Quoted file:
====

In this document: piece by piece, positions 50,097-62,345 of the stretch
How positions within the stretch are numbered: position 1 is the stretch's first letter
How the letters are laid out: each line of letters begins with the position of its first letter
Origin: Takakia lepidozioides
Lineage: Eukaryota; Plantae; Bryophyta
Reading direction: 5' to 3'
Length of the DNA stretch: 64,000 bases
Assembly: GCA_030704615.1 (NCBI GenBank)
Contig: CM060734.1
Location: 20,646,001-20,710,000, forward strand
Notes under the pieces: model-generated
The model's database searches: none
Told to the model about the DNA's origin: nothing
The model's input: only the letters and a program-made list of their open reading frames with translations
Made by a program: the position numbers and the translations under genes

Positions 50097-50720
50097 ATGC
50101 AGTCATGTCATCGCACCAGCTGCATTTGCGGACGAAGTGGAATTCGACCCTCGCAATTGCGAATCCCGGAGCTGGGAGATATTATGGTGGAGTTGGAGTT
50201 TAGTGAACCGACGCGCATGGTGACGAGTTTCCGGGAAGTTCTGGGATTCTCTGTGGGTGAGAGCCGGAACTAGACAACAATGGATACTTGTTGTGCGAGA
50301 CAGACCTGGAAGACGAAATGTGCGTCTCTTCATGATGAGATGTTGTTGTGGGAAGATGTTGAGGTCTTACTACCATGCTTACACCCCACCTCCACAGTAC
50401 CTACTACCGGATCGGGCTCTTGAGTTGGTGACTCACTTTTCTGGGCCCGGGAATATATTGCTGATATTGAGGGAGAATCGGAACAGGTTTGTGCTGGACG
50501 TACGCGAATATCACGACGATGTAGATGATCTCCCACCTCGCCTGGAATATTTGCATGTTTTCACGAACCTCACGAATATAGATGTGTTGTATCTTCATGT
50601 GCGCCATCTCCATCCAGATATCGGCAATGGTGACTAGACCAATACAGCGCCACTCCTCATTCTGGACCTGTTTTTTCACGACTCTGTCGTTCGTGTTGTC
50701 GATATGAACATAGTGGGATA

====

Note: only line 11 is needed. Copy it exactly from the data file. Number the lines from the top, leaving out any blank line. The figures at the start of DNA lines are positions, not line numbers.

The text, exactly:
Notes under the pieces: model-generated